I mean, from an intellectual standpoint, this is brilliant. The world-building is so convincing, I actually was frequently disturbed by it, which is kinda why I can't love it, which is actually a testament to it's brilliance. It's thought provoking and unbelievably well shaped.
Jan 13, 2009 Brad rated it 3 of 5 stars  ·  review of another edition
Recommended to Brad by: SciFi & Fantasy Book Club Jan 2009 Space Opera
Shelves: sci-fi, to-read-again
This review has been hidden because it contains spoilers. To view it, click here.
Vernor Vinge has become one of my favorite science fiction authors with this amazing novel. Filled with big, huge ideas and amazing technology. Plus the aliens are awesome. The alien Tines were so original and amazingly described that I was in heaven reading about them. I loved this from beginning to end. Make sure you read this slowly or you might miss a handful of neat ideas.
I seem to be one of the few geeks who was dramatically underwhelmed by this book. I guess that this is classic "hard SF", in the sense of being all ideas and not so much on the characterization. And maybe I've just passed the time in my life when that really excites me. But overall, it just didn't grab me.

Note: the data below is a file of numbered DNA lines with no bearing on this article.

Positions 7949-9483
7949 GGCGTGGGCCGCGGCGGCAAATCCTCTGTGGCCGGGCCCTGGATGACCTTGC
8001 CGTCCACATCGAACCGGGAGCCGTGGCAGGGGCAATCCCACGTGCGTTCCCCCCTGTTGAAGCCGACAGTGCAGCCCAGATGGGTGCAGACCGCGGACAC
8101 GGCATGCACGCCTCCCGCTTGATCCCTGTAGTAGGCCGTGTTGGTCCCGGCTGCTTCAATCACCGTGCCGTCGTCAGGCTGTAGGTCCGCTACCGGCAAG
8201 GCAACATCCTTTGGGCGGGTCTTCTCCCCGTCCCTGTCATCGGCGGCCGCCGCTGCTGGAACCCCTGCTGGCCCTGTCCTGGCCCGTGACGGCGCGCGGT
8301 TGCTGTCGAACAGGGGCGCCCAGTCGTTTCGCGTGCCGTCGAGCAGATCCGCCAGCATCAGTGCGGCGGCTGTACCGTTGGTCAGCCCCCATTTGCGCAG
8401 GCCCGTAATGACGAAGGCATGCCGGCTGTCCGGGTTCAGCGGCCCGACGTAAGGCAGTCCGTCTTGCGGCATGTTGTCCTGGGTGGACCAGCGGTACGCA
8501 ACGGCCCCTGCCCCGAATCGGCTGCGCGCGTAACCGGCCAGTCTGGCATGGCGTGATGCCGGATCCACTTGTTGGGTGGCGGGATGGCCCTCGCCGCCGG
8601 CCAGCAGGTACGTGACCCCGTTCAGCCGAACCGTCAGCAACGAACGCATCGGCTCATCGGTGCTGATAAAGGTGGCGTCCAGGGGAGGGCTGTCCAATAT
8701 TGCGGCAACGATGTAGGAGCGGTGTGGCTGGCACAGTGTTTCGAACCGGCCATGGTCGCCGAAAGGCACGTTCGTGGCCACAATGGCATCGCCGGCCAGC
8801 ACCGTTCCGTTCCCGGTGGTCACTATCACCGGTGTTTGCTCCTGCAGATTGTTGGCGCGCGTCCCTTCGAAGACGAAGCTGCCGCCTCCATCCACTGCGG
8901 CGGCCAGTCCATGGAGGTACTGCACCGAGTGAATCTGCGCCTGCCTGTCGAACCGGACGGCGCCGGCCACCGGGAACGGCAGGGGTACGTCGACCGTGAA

The notion of the zones of thought was interesting, albeit a real stretch to me. The tines were a kind-of interesting construction, though mass minds have been done before. And, for whatever re
Aug 25, 2007 Todd rated it 5 of 5 stars  ·  review of another edition
Recommends it for: sci-fi lovers
Shelves: sci-fi
This is one of the weirdest books I've ever read. It was amazingly creative and clever, and is easily one of the best sci-fi books I've ever laid hands on. The only problem is that it is written in such an extreme third-person viewpoint that people not experienced with sci-fi material will have trouble understanding what is going on; as such, I can only recommend it to experienced sci-fi readers.
Nov 19, 2007 Jlawrence rated it 4 of 5 stars  ·  review of another edition
Recommends it for: any science-fiction fan
The first third of this book is some of the best science-fiction I have ever read: good writing, fast pace, some breathtaking action, excellent balance between narrative and explanation, and some really, REALLY cool ideas thoroughly thought-out and implemented. Several times my brain practically crackled and I said, "wow" out loud when certain ideas Vinge had been hinting at "clicked" and became clear. Vinge is also pretty skilled at keeping the vast hard-sci-fi-space-opera scope of the book fas ...more
Apr 18, 2013 Jon added it  ·  review of another edition
Recommended to Jon by: SciFi & Fantasy Book Club Jan 2009 Space Opera Theme Selection